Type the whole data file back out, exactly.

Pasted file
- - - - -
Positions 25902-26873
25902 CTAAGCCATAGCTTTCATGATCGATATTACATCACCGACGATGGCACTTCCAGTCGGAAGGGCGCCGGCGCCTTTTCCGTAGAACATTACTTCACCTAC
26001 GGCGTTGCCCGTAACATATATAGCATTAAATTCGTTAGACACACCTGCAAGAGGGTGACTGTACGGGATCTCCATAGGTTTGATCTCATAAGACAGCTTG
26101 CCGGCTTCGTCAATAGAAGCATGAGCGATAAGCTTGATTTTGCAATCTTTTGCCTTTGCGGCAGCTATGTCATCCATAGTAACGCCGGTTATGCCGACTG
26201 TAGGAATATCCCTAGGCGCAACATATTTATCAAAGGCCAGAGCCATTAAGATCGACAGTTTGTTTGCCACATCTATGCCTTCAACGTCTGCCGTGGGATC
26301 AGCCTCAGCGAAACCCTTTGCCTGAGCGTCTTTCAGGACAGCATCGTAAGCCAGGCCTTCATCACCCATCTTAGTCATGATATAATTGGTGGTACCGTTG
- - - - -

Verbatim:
Positions 25902-26873
25902 CTAAGCCATAGCTTTCATGATCGATATTACATCACCGACGATGGCACTTCCAGTCGGAAGGGCGCCGGCGCCTTTTCCGTAGAACATTACTTCACCTAC
26001 GGCGTTGCCCGTAACATATATAGCATTAAATTCGTTAGACACACCTGCAAGAGGGTGACTGTACGGGATCTCCATAGGTTTGATCTCATAAGACAGCTTG
26101 CCGGCTTCGTCAATAGAAGCATGAGCGATAAGCTTGATTTTGCAATCTTTTGCCTTTGCGGCAGCTATGTCATCCATAGTAACGCCGGTTATGCCGACTG
26201 TAGGAATATCCCTAGGCGCAACATATTTATCAAAGGCCAGAGCCATTAAGATCGACAGTTTGTTTGCCACATCTATGCCTTCAACGTCTGCCGTGGGATC
26301 AGCCTCAGCGAAACCCTTTGCCTGAGCGTCTTTCAGGACAGCATCGTAAGCCAGGCCTTCATCACCCATCTTAGTCATGATATAATTGGTGGTACCGTTG